Bargaining for Advantage: Negotiation Strategies for Reasonable People Paperback – May 2 2006
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About the Author
G. Richard Shell teaches negotiation at the Wharton School of Business at the University of Pennsylvania, where he is professor of legal studies, business ethics, and management and academic director of the Wharton Executive Negotiation Workshop.
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Top Customer Reviews
Yet, the author has done something rare for an academic--he's taken something inherently secular and complex and provided some great research and valuable insight that can save "new economy" types alot of grief and hassle.
For example, when discussing and describing a negotiating technique known in academic circles as "post settlement settlement" (something only an academic could conjure up), Shell succinctly provides insight from his own research into the technique, and his conclusion that while interesting in theory, the technique is hard to implement in the real world (no sacred cow theories here). No surprise really, that real world managers find the technique of little or no value (who really wants to discuss more issues AFTER a deal is done? ---only someone who feels they got jipped, I suppose). But it does serve as an example to one of the lessons which, I believe, permeates the book ---that the best negotiators transcend technique and gimmicks (he does though, describe negotiating ploys to watch out for--helpful stuff).
This book is well written, well organized and pertinent. I read the book while negotiating the sale of my Internet company to a large corporation and found it to be very helpful in "bargaining for advantage".
Again, the real-life scenarios provided by Shell are really what make this book the must-read on the subject.
Richard Shell's book completely changed this impression. This is a book that is well written and the ideas are structured in way that I could read and take away bite-sized chunks. The book is also very practical and ends each section with a checklist to be used when you negotiate. Shell has made the book very readable by not going overboard on negotiations theories and sprinkling the book with some terrific stories. The stories range from negotiation strategies employed by Mahatma Gandhi and Akio Morita to Indonesian villagers and Tanzanian tribesmen.
The main message of the book is that negotiations are mostly about relationships and that each party may have something to offer that is of enormous value to the other party. By building your relationship and unearthing that value you can conclude a successful negotiation where everybody leaves the boardroom or village center with satisfaction. Shell draws his rich material from many negotiating situations (e.g.-: kids negotiating with their parents about dinner, an elderly widow negotiating with real estate tycoon Donald Trump, and the negotiations for buying out RJR Nabisco). He has also drawn on negotiating styles from around the world and compared the cultural differences (e.g.-: Gandhi negotiating in South Africa, the importance of networks or Guanxi in Chinese cultures, etc.Read more ›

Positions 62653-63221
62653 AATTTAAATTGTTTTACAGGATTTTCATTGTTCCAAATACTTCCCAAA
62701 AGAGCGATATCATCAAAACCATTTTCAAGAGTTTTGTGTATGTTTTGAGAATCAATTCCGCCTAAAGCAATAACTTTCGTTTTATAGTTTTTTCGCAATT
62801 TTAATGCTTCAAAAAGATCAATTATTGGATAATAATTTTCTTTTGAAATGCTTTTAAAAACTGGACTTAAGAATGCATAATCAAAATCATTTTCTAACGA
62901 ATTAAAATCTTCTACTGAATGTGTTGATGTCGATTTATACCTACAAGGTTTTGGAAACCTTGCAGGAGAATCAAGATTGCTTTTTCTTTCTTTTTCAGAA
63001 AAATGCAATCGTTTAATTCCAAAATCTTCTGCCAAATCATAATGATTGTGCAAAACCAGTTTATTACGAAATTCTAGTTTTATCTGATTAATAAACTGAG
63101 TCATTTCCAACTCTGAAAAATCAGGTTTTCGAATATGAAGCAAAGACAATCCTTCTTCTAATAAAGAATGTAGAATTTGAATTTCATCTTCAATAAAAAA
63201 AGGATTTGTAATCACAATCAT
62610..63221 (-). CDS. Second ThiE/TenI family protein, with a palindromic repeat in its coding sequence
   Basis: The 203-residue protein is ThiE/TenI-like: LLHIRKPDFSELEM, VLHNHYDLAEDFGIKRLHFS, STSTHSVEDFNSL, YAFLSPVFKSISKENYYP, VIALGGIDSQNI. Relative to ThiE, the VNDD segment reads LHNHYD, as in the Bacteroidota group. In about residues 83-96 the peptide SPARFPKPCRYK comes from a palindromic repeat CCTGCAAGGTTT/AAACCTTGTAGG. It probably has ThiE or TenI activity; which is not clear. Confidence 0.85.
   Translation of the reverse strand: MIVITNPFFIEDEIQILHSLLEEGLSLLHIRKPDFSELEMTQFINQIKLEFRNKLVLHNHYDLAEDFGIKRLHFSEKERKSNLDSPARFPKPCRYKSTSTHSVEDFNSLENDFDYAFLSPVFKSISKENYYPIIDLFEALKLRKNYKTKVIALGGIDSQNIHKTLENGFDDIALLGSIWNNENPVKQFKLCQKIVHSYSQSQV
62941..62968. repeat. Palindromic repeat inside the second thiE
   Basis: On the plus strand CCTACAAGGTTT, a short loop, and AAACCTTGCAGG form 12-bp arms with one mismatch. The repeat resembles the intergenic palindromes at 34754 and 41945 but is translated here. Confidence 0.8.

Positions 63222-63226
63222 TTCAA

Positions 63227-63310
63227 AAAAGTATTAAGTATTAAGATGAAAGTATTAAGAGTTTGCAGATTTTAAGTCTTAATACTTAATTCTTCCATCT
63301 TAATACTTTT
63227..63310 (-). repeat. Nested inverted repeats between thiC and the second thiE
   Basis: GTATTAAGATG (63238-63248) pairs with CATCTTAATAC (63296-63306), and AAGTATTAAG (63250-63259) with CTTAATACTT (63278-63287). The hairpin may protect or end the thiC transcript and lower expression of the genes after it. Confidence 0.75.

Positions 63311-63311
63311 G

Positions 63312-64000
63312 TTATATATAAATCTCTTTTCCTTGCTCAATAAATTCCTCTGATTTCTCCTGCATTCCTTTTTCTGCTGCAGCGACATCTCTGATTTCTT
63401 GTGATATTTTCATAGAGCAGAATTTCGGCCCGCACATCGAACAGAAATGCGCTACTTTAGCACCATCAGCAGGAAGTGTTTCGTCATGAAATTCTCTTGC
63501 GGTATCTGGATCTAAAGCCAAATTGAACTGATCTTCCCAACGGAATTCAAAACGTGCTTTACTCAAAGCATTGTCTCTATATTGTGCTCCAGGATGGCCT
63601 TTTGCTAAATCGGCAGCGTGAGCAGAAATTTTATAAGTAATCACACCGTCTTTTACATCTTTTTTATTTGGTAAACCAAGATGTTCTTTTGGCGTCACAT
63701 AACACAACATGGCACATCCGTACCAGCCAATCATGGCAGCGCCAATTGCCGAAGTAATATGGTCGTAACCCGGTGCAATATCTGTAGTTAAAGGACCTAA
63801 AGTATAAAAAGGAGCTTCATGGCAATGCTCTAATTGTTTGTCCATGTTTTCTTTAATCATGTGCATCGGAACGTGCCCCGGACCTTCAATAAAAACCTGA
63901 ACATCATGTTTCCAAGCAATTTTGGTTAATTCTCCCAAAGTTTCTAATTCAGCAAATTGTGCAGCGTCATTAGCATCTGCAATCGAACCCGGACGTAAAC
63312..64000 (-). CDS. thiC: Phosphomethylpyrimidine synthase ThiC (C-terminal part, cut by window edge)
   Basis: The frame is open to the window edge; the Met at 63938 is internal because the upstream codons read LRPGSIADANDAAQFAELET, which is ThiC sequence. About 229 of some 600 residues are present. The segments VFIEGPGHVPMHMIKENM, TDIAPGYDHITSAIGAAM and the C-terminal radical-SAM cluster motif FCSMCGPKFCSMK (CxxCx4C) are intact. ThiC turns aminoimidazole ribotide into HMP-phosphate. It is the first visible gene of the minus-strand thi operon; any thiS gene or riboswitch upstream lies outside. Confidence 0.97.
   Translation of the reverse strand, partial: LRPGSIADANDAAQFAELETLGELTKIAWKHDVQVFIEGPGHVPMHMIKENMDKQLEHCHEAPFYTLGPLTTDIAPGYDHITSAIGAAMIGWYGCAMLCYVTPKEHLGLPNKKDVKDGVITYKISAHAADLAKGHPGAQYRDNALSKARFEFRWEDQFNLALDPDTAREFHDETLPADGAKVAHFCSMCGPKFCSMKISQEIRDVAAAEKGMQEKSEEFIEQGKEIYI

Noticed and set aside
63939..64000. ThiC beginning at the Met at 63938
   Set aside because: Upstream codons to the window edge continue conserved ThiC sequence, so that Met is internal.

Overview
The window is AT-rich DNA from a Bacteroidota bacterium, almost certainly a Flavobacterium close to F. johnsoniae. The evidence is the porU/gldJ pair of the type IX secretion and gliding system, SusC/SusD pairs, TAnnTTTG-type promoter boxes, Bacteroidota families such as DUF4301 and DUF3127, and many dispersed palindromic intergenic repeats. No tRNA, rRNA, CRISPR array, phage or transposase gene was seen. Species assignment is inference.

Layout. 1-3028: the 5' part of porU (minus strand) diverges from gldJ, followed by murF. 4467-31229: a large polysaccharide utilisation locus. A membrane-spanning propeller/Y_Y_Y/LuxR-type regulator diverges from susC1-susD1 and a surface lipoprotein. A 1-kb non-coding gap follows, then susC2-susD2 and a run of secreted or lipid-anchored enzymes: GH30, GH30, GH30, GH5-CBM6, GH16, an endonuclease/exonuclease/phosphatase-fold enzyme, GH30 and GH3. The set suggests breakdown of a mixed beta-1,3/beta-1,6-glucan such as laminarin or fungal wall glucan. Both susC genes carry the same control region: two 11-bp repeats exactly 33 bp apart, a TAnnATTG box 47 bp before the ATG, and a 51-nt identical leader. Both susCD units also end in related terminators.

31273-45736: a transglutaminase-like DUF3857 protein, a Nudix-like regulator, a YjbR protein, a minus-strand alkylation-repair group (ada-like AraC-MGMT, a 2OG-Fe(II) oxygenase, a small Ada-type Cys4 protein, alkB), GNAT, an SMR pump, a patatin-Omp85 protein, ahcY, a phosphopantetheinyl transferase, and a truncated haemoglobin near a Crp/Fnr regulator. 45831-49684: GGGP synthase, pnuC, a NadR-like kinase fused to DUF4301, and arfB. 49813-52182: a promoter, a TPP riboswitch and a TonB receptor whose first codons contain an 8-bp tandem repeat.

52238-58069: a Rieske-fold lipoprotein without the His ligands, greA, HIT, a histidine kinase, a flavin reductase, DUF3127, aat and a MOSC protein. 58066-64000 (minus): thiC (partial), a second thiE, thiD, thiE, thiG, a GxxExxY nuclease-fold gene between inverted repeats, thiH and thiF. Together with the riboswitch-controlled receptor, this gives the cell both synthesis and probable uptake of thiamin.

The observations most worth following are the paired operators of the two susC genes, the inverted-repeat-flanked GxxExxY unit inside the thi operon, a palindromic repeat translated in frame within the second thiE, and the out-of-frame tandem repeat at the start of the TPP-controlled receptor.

What's lacking however are specifics. Most people are specifically interested in negotiating or bargaining for better compensation when looking for a job or negotiating with a supplier for better overall prices, what to look for in a M&A situation etc. There is also little discussion with respect to "kickbacks" offered during negotiations, an accepted practice in a number of countries. I know it is illegal, but its awareness is most critical especially when the whole corporate world is being "globalized". The discussion should then lead to its awareness, alternatives in combating or avoiding or handling in most appropriate way.
The book nevertheless is very useful in developing your own strategy for specific situations. Deserves 4plus stars.
This book gave lots of good inputs, starting from my favourite: know your style. I now realised how, being almost a natural "compromiser" or "problem solver", I need to improve in those negotiations where stakes matter more than relationship. A very interesting book for people who want to be more effective and want to analyze their own behaviour in day to day negotiations.
Most recent customer reviews
Very technically written, and not as easy to understand as other Influencing and Negotiating guides on the market for business.Published on Jan. 23 2013 by Melanda
I purchased this book in february and it was supposedly shipped out on feb 28th and now its a month later and I stal haven't recieved it yet. Read morePublished on March 29 2011 by Sam C.
This book is an improvement on what "Getting to Yes" tries to achieve. It is much more descriptive of the mechanisms of negotiation, with often three or four stories, as... Read morePublished on Feb. 11 2003 by Denis Benchimol Minev
I've recently completed a Masters degree with a dissertation comparing authentic to simulated sales negotiations from a linguistic point of view. Read morePublished on Oct. 3 2000 by Hosehead
Sometimes we get all worked up about negogiation. What I like about this book is that the author tries to help the reader figure out his or her style. Read morePublished on July 15 2000 by Amazon Customer
Who knew that a business "how to" book could also be an enormously enjoyable and enlightening treatise on human relationships? Read morePublished on Jan. 7 2000 by Jeremy Hildreth
Coherent, lucid and well written. Interesting cases and excellent insight backed up with real research (not just anecdotes). The author (Shell) has done a superb job.Published on Oct. 26 1999
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